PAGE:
Port officials are considering an agreement with the city of Sequim and the Jamestown S’Klallam Tribe that would address John Wayne Marina’s capital needs. (Matthew Nash/Olympic Peninsula News Group)

Port officials are considering an agreement with the city of Sequim and the Jamestown S’Klallam Tribe that would address John Wayne Marina’s capital needs. (Matthew Nash/Olympic Peninsula News Group)

Lease in John Wayne Marina’s future?

Port, city, tribe mulling joint option

PORT ANGELES — John Wayne Marina’s future has become crowded with possibilities, including a potential joint ownership-operating agreement between the city of Sequim and Jamestown S’Klallam Tribe, according to port, city and tribal officials Monday.

Port of Port Angeles staff has put forward leasing the publicly owned 300-slip Sequim facility as an option for addressing an estimated $22 million in float, breakwater and piling improvements they have said will be needed by 2035.

At 9 a.m. today, port commissioners will discuss the year-long process that would be required for requesting and reviewing “conceptual business models” for leasing the marina to a second party, according to a staff report prepared for the regular meeting at the port administrative office meeting room, 338 W. First St, Port Angeles.

The report was authored by port Executive Director Karen Goschen and newly named Director of Properties, Marinas and Airports John Nutter.

Nutter, the port’s former director of finance and administration, resigned in December 2017 to take a job as chief financial officer for Airborne Environmental Control Systems, a port tenant. Nutter returned to the port full time Nov. 19.

Goschen said Monday that by early 2019, probably by February, a finalized request-for-information packet for potential marina lessees will be discussed by the port commissioners at a public meeting.

For today’s meeting, port staff put together a “template” of steps for leasing the marina for commissioners’ consideration, Goschen said.

Lease proposals would be presented to commissioners in January or February 2020, followed by as-yet unscheduled meetings for public comments, board deliberations and further discussion “to develop a detailed proposal,” according to the report.

The request for information will include a “conceptual business model” focused on marina operations, investing in infrastructure improvements and identifying additional revenue sources and amenities.

It also will address retaining or expanding public access, supporting the Jamestown S’Klallam Tribe’s oyster- and clam-seed aquaculture operation at the marina and collaborating with John Wayne Enterprises of Newport Beach, Calif.

John Wayne Enterprises, which controls licensing agreements covering use of the late actor John Wayne’s name, conveyed its interest in 1981 in approximately 29 acres of Sequim Bay tidelands to the port to build a solely public marina in an area frequented by Wayne.

“The city of Sequim and Jamestown Tribe have expressed interest in either ownership or ownership and/or operation of the marina,” Goschen said in the report.

“While multiple management companies have contacted the port to express their interest in either a facilities lease or managing the marina, staff has not actively pursued such options.”

Jamestown S’Klallam Tribal Chairman Ron Allen said Monday the tribe has a strong interest in protecting its successful commercial Floating Upweller System of shellfish barges at the marina and in potentially developing land south of the marina that’s owned by John Wayne Enterprises.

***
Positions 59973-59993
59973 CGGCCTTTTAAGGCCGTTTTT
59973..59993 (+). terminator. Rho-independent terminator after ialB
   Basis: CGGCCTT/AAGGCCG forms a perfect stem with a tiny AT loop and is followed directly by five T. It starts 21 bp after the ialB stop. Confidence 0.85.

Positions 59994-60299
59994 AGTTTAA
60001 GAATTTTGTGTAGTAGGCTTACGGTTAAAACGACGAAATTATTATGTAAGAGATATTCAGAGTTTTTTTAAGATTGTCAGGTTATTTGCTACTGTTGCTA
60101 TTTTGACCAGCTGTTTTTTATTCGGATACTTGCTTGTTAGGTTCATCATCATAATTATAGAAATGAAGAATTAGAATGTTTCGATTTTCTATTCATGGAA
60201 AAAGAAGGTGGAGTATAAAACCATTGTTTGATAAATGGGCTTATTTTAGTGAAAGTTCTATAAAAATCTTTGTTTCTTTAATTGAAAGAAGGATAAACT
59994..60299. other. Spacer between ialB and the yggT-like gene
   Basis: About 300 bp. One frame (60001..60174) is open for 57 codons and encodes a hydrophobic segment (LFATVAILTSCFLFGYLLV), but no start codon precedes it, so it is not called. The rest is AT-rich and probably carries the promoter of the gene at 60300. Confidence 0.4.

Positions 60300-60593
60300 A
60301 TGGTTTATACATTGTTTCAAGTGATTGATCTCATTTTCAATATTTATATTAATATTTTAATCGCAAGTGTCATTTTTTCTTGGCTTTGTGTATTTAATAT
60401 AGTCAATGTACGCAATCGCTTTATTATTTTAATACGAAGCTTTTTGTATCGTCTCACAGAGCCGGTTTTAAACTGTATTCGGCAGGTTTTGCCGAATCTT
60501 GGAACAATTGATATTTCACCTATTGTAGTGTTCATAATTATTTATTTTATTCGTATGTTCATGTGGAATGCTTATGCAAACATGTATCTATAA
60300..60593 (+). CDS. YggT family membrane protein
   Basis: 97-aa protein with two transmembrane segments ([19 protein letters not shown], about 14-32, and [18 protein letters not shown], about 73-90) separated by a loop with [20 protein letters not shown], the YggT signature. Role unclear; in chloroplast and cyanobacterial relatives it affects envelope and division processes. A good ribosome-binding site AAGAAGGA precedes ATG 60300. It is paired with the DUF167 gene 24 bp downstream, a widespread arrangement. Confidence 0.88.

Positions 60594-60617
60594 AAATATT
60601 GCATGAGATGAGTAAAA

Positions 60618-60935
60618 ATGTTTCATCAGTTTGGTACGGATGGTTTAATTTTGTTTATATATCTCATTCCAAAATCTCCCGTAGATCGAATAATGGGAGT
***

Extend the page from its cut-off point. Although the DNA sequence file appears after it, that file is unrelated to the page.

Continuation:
Allen said affordable housing could be built at the site for employees working at a resort the tribe is building at its 7 Cedars Casino in Blyn.

“We are very interested in the marina,” Allen said.

“We have the same interest that the port and the city of Sequim has with regard to ensuring and preserving usage of the marina for the general public.

“We are willing to explore ways we might partner with the city of Sequim to acquire it.”

Allen said that might include the city owning the marina and the tribe managing it.

“The question is how we create a unique partnership for a marina that probably does not exist anywhere in America for that matter.

“I don’t know any other tribe that does not outright own their own marina or any other city that has a partnership with a tribe for a co-owned operation like a marina.”

Allen said the tribe will respond to the port’s request for information.

Sequim City Manager Charlie Bush said Monday that nonprofit organizations and Native American tribes cannot outright own the marina, which lies within the city limit and can be owned only by public entities, according to the city shoreline master program.

“We are talking ownership,” Bush said.

“Operation can take many forms,” he added.

“Public decision-making is a key part of public ownership.

“It’s unlikely our shoreline master program would allow for any kind of lease that would take away public decision-making and the responsibility of the port as a public owner.”

Bush said the city has “pulled back” on hiring a consultant to conduct a study of the 20-year cost of repairs and upkeep of the marina should the city choose to own the facility.

Public Works Director David Garlington said Monday the city needs more information on where the port is headed to proceed with the study.

“If the city and/or the tribes are interested partners, this is something we will move forward with at that time,” Garlington said Monday.

The port began reviewing the marina’s future after a private developer inquired about purchasing it in March.

The Clallam County Assessor’s Office has valued the marina land and improvements at 2577 W. Sequim Bay Road at $7.7 million.


Senior Staff Writer Paul Gottlieb can be reached at 360-452-2345, ext. 55650, or at [email protected].

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